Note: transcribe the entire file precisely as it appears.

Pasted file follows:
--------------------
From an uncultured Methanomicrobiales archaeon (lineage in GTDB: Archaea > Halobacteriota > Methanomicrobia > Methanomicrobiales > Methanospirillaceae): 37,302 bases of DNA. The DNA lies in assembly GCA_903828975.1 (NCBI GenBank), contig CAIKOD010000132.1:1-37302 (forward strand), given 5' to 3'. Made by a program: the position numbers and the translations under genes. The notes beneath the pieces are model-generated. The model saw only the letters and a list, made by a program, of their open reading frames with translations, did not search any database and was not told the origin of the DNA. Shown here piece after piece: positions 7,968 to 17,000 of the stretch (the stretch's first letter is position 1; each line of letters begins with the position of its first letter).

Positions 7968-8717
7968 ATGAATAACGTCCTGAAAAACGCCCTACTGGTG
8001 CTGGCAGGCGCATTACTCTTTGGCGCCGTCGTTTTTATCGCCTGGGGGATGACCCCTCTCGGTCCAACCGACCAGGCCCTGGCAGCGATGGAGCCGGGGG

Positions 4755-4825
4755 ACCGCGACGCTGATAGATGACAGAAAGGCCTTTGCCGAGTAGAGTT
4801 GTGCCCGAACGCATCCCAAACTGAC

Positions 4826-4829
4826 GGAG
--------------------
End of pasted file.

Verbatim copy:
From an uncultured Methanomicrobiales archaeon (lineage in GTDB: Archaea > Halobacteriota > Methanomicrobia > Methanomicrobiales > Methanospirillaceae): 37,302 bases of DNA. The DNA lies in assembly GCA_903828975.1 (NCBI GenBank), contig CAIKOD010000132.1:1-37302 (forward strand), given 5' to 3'. Made by a program: the position numbers and the translations under genes. The notes beneath the pieces are model-generated. The model saw only the letters and a list, made by a program, of their open reading frames with translations, did not search any database and was not told the origin of the DNA. Shown here piece after piece: positions 7,968 to 17,000 of the stretch (the stretch's first letter is position 1; each line of letters begins with the position of its first letter).

Positions 7968-8717
7968 ATGAATAACGTCCTGAAAAACGCCCTACTGGTG
8001 CTGGCAGGCGCATTACTCTTTGGCGCCGTCGTTTTTATCGCCTGGGGGATGACCCCTCTCGGTCCAACCGACCAGGCCCTGGCAGCGATGGAGCCGGGGG

Positions 4755-4825
4755 ACCGCGACGCTGATAGATGACAGAAAGGCCTTTGCCGAGTAGAGTT
4801 GTGCCCGAACGCATCCCAAACTGAC

Positions 4826-4829
4826 GGAG